On the Mount Olympus of Gibson guitar greats, Yes’ incendiary fretman Steve Howe is an often overlooked six-string god — in part because prog rock isn’t as popular as it was during its 1970s heyday, and in part due to his low-key demeanor. Even while playing licks and lines it would normally take three hot players to cover, Howe seemingly never breaks a sweat or steps too far into the spotlight.
So let’s train the brights on Howe, who turns 64 on April 8, and look at his impressive collection of classic Gibson models and his 10 greatest recorded musical turns with Yes, the band that has remained the foundation of his career since he replace Peter Banks, the group’s first guitarist, in 1970.
Howe’s main musical squeeze has been a Gibson ES-175 since he bought his first one in 1964. “No one was playing archtop hollowbody guitars in a rock band,” Howe told Gibson.com a few years ago. “People laughed at me and thought I was really snooty. To me, it was an object of art, it wasn’t just a guitar.”
Howe’s history as a performer vindicates his perspective, and that was affirmed in 2002 when the Gibson Custom Shop issued a Steve Howe signature model ES-175. The ES-175 debuted in 1949 and was the first Gibson electric to feature a Florentine cutaway beneath the neck for easy access to its 20 frets. The first runs had a single P-90 pickup. In 1953 the first two-P-90 models were produced, and in 1957 dual humbuckers, which Howe prefers, became standard issue.
The Yes man has used a wide variety of Gibsons over the years, including ES-345s and the Les Paul variation known as “The Paul” (built from 1978 to 1982 as a lower-priced model with a walnut body), or, more recently, an ES-335. Occasionally with Yes – on the band’s 2004 35th Anniversary Tour, for example – he’s been spotted with Gibson Les Paul Standards and Les Paul Juniors.
Howe’s guitars were immortalized in a the 1993 book The Steve Howe Guitar Collection, which depicted more than 125 instruments including a vintage Gibson L-5CES, a Gibson Chet Atkins Country Gentleman and many more. That volume provides the best way to feast one’s eyes on his treasure trove, but the best way to feast one’s ears, and dig Howe’s encyclopedia-like hybrid style that melds pick work and fingerpicking, a wide variety of tunings, slide and rock, jazz, classical and country approaches together, is to hear his classic recordings with Yes.
Here’s a list of 10 of Howe’s most skull-spinning performances with the band:
This tune is a good place to start, since its legacy of 40 years of radio play makes it familiar. Howe’s use of harmonics on the intro and his filigreed playing throughout are its signposts, and his steel guitar break screams like a banshee. Ending in E-minor and tagging the tune with an E-major chord doesn’t hurt, either, in making Howe’s trip through “Roundabout” a real journey.
“Starship Trooper” (1971)
The third track of The Yes Album is one of the group’s early suites. The third section, “Wüm,” is mostly Howe’s contribution, built on a G-Eb-C chord progression with layers of electric and acoustic guitar. If you’ve only heard the single that was edited down for radio, based on the Jon Anderson-composed “Life Seeker” section, you’ve never heard the tune’s guitar climax.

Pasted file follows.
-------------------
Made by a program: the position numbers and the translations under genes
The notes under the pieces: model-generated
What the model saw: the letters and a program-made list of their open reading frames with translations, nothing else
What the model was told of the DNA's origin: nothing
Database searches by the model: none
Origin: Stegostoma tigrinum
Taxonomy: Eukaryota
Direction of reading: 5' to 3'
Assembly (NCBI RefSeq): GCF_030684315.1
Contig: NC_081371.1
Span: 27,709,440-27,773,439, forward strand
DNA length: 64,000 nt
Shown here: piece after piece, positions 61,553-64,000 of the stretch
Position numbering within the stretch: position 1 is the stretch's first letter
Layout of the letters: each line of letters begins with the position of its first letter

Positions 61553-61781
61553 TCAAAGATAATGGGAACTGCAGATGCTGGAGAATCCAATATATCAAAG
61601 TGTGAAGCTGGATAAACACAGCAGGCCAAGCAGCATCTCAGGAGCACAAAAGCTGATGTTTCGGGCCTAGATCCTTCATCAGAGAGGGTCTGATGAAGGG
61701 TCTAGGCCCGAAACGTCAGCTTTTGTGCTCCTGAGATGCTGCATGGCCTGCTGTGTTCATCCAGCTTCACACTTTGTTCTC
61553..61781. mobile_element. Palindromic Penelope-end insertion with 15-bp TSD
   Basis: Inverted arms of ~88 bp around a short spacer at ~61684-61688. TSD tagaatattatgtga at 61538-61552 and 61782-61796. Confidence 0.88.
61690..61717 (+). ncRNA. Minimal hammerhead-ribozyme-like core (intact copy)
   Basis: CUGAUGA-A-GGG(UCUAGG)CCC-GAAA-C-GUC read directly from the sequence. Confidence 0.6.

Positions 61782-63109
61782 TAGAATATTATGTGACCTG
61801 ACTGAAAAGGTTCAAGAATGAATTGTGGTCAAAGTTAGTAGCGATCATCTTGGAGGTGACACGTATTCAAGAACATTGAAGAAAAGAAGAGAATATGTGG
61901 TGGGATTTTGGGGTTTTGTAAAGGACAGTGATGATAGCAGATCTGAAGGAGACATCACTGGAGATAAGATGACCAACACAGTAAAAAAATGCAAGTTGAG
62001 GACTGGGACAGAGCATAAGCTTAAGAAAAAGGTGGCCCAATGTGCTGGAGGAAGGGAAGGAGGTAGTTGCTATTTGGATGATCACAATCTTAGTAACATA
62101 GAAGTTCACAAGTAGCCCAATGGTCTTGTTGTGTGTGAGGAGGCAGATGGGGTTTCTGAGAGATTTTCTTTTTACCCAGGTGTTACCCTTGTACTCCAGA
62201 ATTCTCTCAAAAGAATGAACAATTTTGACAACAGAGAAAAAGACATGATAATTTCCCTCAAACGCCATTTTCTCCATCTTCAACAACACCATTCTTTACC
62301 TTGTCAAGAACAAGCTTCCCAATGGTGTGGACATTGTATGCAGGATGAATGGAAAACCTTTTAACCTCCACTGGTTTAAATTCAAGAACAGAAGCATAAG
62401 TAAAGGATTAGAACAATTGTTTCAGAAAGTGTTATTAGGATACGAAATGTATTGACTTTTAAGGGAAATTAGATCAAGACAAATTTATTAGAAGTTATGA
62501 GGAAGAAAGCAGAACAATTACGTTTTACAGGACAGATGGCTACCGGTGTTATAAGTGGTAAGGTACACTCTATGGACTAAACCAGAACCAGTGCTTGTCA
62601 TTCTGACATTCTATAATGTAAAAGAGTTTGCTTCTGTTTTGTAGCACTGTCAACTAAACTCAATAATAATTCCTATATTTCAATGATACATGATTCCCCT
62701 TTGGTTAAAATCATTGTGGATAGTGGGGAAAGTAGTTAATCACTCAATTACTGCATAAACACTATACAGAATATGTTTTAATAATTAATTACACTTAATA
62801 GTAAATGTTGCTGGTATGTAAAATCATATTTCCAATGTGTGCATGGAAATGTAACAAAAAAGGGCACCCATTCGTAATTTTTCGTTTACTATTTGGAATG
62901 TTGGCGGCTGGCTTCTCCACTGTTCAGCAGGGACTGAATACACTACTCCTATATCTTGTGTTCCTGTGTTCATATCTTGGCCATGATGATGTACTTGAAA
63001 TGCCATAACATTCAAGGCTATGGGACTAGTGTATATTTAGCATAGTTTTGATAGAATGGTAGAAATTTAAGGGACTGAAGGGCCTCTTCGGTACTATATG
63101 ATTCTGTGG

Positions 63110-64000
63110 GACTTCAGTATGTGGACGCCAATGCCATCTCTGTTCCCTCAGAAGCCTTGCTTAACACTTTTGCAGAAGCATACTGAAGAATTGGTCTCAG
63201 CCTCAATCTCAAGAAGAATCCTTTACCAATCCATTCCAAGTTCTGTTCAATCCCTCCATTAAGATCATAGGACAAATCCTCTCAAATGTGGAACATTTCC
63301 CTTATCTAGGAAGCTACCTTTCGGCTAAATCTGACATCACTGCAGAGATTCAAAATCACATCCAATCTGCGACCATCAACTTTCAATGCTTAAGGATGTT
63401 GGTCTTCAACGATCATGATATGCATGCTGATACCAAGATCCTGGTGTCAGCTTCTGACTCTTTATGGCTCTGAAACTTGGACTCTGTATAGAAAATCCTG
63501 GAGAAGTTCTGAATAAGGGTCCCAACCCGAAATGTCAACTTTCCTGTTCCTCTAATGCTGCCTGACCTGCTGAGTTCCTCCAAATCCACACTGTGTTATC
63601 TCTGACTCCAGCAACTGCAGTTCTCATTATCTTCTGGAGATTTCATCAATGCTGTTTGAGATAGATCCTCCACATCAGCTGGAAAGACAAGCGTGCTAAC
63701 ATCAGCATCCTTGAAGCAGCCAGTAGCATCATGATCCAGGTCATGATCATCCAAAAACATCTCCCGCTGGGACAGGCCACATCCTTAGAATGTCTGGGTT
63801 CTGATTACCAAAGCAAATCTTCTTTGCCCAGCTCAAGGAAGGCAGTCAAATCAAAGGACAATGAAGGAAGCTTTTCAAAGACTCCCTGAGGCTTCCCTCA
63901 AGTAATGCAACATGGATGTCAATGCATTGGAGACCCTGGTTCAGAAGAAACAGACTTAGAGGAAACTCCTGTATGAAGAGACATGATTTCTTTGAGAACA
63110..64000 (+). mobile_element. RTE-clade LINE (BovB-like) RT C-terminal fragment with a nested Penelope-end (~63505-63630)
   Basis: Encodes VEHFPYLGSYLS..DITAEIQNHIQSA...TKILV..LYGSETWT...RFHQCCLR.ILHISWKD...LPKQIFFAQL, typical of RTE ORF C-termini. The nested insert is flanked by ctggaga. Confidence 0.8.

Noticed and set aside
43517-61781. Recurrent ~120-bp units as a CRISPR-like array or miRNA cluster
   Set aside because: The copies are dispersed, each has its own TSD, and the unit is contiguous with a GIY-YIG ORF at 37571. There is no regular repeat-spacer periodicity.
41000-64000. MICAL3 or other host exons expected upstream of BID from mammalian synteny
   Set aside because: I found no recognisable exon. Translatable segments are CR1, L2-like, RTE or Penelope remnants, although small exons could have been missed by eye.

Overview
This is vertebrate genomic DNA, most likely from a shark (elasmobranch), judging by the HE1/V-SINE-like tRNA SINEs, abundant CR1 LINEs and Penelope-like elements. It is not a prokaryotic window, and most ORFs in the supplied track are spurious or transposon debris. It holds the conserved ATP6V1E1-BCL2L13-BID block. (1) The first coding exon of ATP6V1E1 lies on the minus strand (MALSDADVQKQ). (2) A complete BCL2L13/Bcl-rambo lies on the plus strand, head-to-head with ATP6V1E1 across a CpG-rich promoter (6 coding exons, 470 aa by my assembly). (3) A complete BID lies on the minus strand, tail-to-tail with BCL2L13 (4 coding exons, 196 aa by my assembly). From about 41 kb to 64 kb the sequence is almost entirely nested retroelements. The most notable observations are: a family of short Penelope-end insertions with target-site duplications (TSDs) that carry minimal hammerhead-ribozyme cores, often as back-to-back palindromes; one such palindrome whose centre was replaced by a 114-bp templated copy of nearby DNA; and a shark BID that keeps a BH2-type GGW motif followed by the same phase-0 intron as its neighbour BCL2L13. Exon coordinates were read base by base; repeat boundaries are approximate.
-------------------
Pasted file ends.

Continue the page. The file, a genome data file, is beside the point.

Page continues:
“I’ve Seen All Good People” (1971)
On another The Yes Album radio smash, Howe first enters on 12-string lute, but his gentle arrival gives way to explosive rock guitar blasts from his ES-175 as the song progresses to a rave-up finale.
“Siberian Khatru” (1972)
The closer of Close to the Edge is a touchstone for Yes fans. The song is inspired by the Russian composer Igor Stravinsky and features a blazing, clean-toned solo by Howe at its apex.
“The Revealing Science of God” (1973)
This composition by Howe and singer Jon Anderson, a union that assumed the balance of control in the band by the time it was recorded for Tales From Topographic Oceans, is part of that double-disc’s series of suites and is among their most demanding works for listeners. Howe perfects a textural approach through this album, which mixes majestic performances with spiritual themes and Tolkein-esque playfulness.
“The Gates of Delirium” (1974)
The opening track of Relayer takes up the album’s entire first side and clocks in at 22 minutes, featuring a blazing instrumental section with Howe at the fore, starting at the eight-minute mark.
Going for the One was crafted to be a commercial breakthrough for Yes, but that didn’t stop them from releasing the 15-minute “Awaken” on the disc’s second side. The tune is a showcase for Howe’s abilities as a team player as he moves through ripping ensemble work with bassist Chris Squire and keyboardist Rick Wakeman.
“Going for the One” (1977)
This is arguably Howe’s most overt “rock” recording. The track was an FM radio hit and features Howe’s ripping steel guitar, which moans and glides through dramatic high points.
“Release, Release” (1978)
This is a super-demanding ensemble piece from an album that many Yes fans dismiss as overly commercial – pandering, even – to music-biz success. But in reality, the album features astounding passages of virtuosity. Drummer Alan White claims “Release, Release” was dropped from the group’s live repertoire after only six performances because it required so much energy to execute.
“Machine Messiah” (1980)
Howe took a hiatus from the band after Drama, their 10th album. But before he left, “Machine Messiah” answered hard-core fans’ concern that the group would abandon the long song format. With its 10-and-a-half-minute duration and dark features, the song shows Howe at his virtuosic and textural best.